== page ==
A grandmother in Lubbock, Texas, prevented a mass shooting last month by persuading her grandson to let her drive him to a hospital.
William Patrick Williams, 19, called his grandma July 13 to say he was about to “shoot up” people at a local hotel and then commit suicide by cop. The grandmother, who wasn’t identified, could hear him handling his AK-47 rifle as he spoke. Sensing he was both suicidal and homicidal, she talked him into going with her for medical help.
He gave authorities consent to enter the hotel room he’d rented, and they found on the bed the AK-47, 17 magazines loaded with ammunition, multiple knives, a black trench coat and other black items of clothing, according to a news release from the U.S. District Attorney’s Office Northern District of Texas.
He was arrested Aug. 1 and charged in a federal complaint with giving false information to a licensed firearm dealer when he purchased his rifle July 11. If convicted, Williams could receive a five-year prison term.
“This was a tragedy averted,” U.S. Attorney Erin Nealy Cox said Aug. 2 in a statement.
Last year, another grandmother averted a tragedy. In Everett Wash., Cathi O’Connor called 911 in February 2018 after she read detailed plans in her grandson’s journal to commit mass murder at his high school, modeling his attack on the 1999 Columbine massacre.
“I’m preparing myself for the school shooting. I can’t wait. My aim has gotten much more accurate ... I can’t wait to walk into that class and blow all those [expletive]s away,” Joshua Alexander O’Connor, 18, wrote.
His grandma also discovered a semiautomatic rifle hidden in his guitar case. He subsequently pleaded guilty to criminal charges and was sentenced to 22 years in prison.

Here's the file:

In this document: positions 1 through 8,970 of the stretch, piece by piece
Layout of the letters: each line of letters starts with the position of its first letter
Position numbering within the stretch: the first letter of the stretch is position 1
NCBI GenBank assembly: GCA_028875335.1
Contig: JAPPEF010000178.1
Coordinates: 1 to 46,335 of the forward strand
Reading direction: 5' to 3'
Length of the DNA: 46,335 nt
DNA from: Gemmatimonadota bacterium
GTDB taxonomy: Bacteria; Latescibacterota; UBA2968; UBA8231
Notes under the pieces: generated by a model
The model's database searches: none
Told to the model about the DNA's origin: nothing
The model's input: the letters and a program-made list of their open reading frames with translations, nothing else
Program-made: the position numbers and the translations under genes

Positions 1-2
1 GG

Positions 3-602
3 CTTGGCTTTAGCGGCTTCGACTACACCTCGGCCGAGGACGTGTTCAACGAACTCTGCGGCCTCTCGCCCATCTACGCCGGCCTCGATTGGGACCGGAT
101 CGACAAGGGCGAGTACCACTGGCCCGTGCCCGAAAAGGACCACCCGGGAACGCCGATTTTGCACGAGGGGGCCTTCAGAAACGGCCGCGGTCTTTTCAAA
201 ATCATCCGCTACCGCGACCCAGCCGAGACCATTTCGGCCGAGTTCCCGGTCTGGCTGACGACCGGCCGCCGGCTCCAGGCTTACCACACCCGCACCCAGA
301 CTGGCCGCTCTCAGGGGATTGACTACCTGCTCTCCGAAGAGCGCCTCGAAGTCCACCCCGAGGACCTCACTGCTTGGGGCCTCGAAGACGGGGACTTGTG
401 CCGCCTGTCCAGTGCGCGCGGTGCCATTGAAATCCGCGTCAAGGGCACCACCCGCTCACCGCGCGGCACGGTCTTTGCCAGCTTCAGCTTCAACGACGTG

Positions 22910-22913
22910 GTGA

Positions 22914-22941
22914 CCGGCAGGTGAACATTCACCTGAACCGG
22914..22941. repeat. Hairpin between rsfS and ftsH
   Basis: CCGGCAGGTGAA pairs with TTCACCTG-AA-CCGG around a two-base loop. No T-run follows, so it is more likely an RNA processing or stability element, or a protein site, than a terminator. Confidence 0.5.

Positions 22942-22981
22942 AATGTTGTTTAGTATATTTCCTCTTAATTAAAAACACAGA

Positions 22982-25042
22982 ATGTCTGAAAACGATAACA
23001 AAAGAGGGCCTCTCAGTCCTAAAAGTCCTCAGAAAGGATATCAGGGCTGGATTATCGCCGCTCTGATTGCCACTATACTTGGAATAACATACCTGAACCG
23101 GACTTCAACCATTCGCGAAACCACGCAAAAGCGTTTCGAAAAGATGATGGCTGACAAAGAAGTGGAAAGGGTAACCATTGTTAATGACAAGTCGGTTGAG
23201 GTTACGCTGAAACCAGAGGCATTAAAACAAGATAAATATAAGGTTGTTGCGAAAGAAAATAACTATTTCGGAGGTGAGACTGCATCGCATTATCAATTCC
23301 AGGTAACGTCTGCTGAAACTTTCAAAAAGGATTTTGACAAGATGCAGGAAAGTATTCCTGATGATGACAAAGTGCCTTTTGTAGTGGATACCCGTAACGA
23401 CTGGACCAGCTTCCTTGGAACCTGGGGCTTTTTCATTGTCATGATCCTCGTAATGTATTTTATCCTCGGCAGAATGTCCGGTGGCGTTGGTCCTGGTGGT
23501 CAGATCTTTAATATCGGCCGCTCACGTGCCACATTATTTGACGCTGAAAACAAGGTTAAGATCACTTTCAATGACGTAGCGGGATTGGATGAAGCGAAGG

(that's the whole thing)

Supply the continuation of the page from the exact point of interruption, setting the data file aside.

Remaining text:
Those grandmothers’ heart-wrenching — and heroic — decision to stop their grandsons’ horrific plans undoubtedly saved lives, authorities said.
“If you suspect a friend or loved one is planning violence against themselves or others, do not hesitate to seek help immediately by calling law enforcement,” Cox added.
“If you see something, say something” has been our first line of defense against international terrorism since 9/11. It needs to be our mantra in the fight against homegrown terrorism as well.
After the most recent mass murders in El Paso, Texas, and Dayton, Ohio, left 31 dead and dozens injured, friends and former classmates said they had seen signs the gunmen were headed for violence. We hear similar reports whenever a mass shooter strikes.
But few step forward to raise a concern.
Americans prize personal freedom and hate to be snitches. Plus no one can know whether someone will act on their fantasies.
O’Connor’s public defender argued in court: “In this country we do not criminalize people for thoughts. We do not punish a teenage boy for venting in his diary.”
And yet we are grateful Cathi O’Connor found and read her grandson’s diary. Had he posted his hateful thoughts and plans anonymously on a dark website, no one might have known where he was headed.
We’re also grateful she trusted the police enough to come forward with information about her grandson’s plans. Democrats and some Republicans are calling for universal background checks for gun purchasers, to reinstate the federal ban on assault weapons and to pass “red flag” state laws, which allow police to confiscate firearms temporarily from someone deemed a danger to themselves or others. Such laws are in effect in 17 states, although not in Virginia.
President Trump said he supports tighter background checks and red flag laws, although we’ve seen him turn on a dime when the gun lobby objected.
Republican members of Congress could not muster the political will when President Barack Obama pushed for gun control measures after the massacre of innocents at Sandy Hook Elementary School in 2012. I doubt they’ll suddenly grow a spine.
So, as we face the growing threat from white nationalists and other virulent strains of domestic terrorism, we will rely more than ever on grandmas, grandads, other family members, teachers, classmates and friends to say something when they see something.
Our lives depend on it.
Mercer writes from Washington. Email her at firstname.lastname@example.org. ©2019 Marsha Mercer. All rights reserved.